We’ve all been there. You hear that gagging retch in the middle of the night, and spring fully awake out of bed to scoop up your pet and rush them to the kitchen tile to vomit. You’re left wondering why your pet vomited that slimy pile of mucus, mixed with a few grass blades and kibble chunks. You don’t remember your furry pal getting into the trash, and you definitely didn’t share a single bite of your delicious, melt-in-your-mouth steak that evening. What could be causing your pet to vomit? And, how should you deal with vomiting that happens in the middle of the night? Read on for these answers and more. 

What causes vomiting in pets?

Pets seem to vomit at the drop of a hat, and the list of causes is wide and varied. Here are a few of the reasons your furry pal may be vomiting:

  • Infectious viral and bacterial diseases
  • Pancreatitis
  • Organ dysfunction
  • Metabolic disorders
  • Parasites
  • Stomach ulcers
  • Cancer
  • Toxin exposure
  • Foreign object ingestion
  • Allergic reaction
  • Medication administration
  • Excessive coughing
  • Abrupt diet changes
  • Stress
  • Motion sickness

With such a long list of reasons why pets may vomit, you can see that determining the underlying issue before providing treatment is crucial, or your pet can suffer needlessly from inaccurate treatments. 

What is the difference between vomiting and regurgitation in pets?

Vomiting is a common problem in pets, but can be confused with regurgitation, which occurs on occasion. Vomiting is an active process, in which the contents of the stomach and upper intestine are ejected. Pets will appear uncertain and uncomfortable, then begin heaving and retching before vomiting. Any food present in the vomit is partially digested, and a yellow fluid called bile may be present. Pets can vomit anytime after eating, although sometimes pets who have not eaten will vomit.

During regurgitation, the contents of the esophagus are more passively ejected. Generally, the pet will lower their head and the food is expelled without effort. Regurgitated food is usually undigested, may have a tubular shape, and is often covered with a slimy mucus. Regurgitation often happens right after eating, and the pet may try to eat the regurgitated food. 

Knowing the difference between these two key gastrointestinal issues is critical to determine the most appropriate treatment, so watch your pet carefully if they have a “vomiting” episode. 

Will any home remedies help ease my pet’s vomiting?

Without knowing the true cause of your pet’s vomiting, finding a safe, effective home remedy to assuage their illness can be difficult. However, if your pet occasionally has a random vomiting episode with no other illness, and appears bright and alert, the following home remedies may soothe their stomach:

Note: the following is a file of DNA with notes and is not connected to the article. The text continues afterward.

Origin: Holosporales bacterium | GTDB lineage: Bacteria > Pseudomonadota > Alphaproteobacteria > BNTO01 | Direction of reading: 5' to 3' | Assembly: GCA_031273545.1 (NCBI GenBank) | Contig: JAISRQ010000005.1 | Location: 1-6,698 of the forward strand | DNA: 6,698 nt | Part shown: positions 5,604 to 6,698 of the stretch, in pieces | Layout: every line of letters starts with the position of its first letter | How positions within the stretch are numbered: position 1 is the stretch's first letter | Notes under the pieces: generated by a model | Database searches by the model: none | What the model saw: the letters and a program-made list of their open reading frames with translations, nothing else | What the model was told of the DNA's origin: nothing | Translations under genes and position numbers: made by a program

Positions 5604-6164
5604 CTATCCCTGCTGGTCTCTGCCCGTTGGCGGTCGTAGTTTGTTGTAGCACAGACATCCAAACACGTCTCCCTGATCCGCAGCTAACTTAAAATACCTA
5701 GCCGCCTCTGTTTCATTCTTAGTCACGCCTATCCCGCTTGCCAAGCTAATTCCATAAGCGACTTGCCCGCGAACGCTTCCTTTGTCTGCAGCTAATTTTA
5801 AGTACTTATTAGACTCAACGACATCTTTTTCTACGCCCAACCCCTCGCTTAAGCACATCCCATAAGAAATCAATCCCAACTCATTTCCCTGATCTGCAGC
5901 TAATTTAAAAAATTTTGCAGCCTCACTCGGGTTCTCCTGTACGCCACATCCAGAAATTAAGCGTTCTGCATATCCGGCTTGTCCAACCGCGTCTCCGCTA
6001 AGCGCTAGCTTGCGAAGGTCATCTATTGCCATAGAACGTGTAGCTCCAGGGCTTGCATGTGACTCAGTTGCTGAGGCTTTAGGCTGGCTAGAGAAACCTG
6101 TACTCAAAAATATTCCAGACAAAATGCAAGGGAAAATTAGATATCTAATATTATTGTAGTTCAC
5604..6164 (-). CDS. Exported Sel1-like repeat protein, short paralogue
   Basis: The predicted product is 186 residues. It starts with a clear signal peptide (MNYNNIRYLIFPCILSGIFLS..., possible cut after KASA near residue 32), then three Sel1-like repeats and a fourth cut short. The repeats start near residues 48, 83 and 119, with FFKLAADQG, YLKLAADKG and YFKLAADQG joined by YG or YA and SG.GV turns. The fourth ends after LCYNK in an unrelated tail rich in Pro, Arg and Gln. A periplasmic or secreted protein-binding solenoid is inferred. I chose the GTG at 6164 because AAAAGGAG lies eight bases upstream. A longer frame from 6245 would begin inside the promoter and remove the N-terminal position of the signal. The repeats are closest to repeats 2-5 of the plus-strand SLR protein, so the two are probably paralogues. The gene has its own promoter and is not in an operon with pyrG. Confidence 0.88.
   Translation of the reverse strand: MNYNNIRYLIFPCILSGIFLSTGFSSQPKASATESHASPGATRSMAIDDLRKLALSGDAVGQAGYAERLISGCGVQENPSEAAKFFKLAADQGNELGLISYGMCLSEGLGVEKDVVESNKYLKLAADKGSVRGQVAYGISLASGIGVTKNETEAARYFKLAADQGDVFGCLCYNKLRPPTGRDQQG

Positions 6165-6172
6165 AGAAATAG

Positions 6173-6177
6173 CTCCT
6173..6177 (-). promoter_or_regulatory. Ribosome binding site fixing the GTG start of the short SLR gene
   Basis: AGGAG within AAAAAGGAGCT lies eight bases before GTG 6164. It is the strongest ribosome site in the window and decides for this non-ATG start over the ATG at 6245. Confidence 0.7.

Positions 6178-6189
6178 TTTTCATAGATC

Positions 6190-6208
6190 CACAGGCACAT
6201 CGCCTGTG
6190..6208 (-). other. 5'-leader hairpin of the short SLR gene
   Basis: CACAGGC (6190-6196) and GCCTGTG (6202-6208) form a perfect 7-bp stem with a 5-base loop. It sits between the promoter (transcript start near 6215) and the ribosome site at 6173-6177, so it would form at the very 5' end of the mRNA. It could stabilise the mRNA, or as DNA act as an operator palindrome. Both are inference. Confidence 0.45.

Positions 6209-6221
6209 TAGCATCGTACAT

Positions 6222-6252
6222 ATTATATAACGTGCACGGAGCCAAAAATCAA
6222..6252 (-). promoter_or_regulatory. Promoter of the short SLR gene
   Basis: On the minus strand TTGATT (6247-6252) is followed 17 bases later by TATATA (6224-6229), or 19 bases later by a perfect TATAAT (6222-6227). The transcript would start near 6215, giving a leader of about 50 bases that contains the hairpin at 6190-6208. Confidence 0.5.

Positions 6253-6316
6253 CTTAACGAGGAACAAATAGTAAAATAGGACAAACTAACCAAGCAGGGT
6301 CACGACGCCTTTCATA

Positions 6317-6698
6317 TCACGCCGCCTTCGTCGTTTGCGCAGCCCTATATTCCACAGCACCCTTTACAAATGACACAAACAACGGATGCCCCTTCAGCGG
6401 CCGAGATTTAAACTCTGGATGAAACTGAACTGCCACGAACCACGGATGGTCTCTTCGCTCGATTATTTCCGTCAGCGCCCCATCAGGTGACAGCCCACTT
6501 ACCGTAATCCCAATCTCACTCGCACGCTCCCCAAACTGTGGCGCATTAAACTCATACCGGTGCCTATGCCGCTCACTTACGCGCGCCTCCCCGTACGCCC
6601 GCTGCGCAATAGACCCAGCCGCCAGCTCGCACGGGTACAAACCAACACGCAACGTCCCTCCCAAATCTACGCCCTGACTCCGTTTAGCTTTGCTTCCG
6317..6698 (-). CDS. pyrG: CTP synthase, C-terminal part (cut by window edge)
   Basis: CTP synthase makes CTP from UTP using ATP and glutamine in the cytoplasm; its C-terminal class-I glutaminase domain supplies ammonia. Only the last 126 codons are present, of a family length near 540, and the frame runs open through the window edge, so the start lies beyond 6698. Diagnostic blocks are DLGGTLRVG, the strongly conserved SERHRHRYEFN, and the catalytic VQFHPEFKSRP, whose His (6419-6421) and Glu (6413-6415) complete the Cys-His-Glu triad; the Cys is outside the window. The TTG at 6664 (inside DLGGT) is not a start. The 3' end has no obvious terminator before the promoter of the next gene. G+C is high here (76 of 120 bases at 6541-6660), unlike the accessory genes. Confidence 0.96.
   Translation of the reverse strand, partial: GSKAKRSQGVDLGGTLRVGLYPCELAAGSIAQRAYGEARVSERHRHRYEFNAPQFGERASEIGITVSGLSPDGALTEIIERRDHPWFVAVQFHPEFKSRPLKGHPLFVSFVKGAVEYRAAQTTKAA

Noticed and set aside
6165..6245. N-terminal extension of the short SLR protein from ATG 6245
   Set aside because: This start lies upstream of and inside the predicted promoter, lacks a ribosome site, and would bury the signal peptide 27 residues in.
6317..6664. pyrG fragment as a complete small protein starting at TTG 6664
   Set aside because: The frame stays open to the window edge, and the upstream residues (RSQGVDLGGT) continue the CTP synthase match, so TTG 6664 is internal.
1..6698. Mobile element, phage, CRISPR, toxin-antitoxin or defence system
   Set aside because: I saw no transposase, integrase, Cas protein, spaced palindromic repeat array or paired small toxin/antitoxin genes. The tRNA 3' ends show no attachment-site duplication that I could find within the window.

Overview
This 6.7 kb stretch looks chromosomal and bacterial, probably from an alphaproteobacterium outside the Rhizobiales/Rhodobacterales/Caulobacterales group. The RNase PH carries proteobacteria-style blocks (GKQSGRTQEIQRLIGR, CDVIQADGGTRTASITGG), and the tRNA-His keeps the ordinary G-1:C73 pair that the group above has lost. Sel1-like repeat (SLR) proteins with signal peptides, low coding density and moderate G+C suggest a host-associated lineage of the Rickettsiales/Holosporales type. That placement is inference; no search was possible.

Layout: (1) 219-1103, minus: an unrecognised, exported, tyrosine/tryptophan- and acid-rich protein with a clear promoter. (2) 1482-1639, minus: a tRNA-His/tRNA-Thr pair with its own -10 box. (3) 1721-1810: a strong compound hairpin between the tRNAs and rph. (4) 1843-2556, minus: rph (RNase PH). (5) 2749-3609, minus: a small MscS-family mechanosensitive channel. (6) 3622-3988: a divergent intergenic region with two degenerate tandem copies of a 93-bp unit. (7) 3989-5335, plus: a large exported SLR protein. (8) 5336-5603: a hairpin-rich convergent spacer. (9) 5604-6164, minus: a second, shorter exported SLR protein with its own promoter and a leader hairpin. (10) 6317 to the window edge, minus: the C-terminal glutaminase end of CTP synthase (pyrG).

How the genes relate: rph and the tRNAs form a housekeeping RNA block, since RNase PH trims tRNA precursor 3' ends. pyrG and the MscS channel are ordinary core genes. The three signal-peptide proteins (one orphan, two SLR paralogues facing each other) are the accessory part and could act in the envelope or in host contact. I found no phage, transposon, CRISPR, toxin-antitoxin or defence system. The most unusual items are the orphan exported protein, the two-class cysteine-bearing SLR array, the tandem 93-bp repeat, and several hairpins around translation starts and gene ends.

• Fast your pet — By withholding food, you give your pet’s gastrointestinal tract a chance to rest and recover. In general, a 12- to 24-hour fast is necessary for adult pets, while puppies and kittens should be fasted for a shorter period. If your pet has a condition that requires eating as their treatment, such as diabetes, contact your south Austin veterinarian before withholding food. 
  • Cook a bland diet — Although a juicy steak may tempt your pet to eat, fatty or rich foods can further irritate their stomach and prolong their vomiting. Instead, cook them a bland meal. Boil plain chicken breast or ground beef, and then strain off all the fat. Mix the meat with cooked white rice for an easy-to-digest meal. Offer no other foods or treats until your pet is on the mend.
  • Offer small portions — Do you often feel ill after a huge Thanksgiving meal? The same holds true for your pet. If they inhale a big meal, they will likely feel sick and may vomit again, despite the bland diet. Offer small portions frequently to ensure your pet can hold down their food before offering more a few hours later.

Remember, although acute vomiting episodes can be managed at home, for your pet’s safety, always consult with your Oliver Animal Hospital veterinarian in south Austin first. 

When should I be concerned about my pet’s vomiting?

If your pet has only vomited once or twice and still appears bright and alert, you can try to manage their vomiting at home. However, several situations require prompt veterinary intervention, such as:

  • Excessive vomiting in a short time frame — Pets who continue to vomit, despite withholding their food, should be seen by your veterinarian, as should pets who vomit multiple times in a short time frame.
  • Blood in the vomit — Bright, fresh blood or dark, digested blood in your pet’s vomit is always a concern.
  • Unproductive vomiting — Pets who gag and retch without producing vomit may be experiencing stomach bloat and gastric dilatation volvulus (GDV), which can quickly turn fatal.
  • Other illness signs — Lethargy, diarrhea, inappetence, or any other illness signs indicate your pet needs to be seen.

Avoid waiting too long when your pet is vomiting, as they can quickly become dehydrated and their situation can drastically decline.

Discovering the cause of your pet’s vomiting often requires a thorough veterinary visit. If your pet experiences excessive, acute vomiting, or a chronic condition, contact your south Austin veterinarian for help.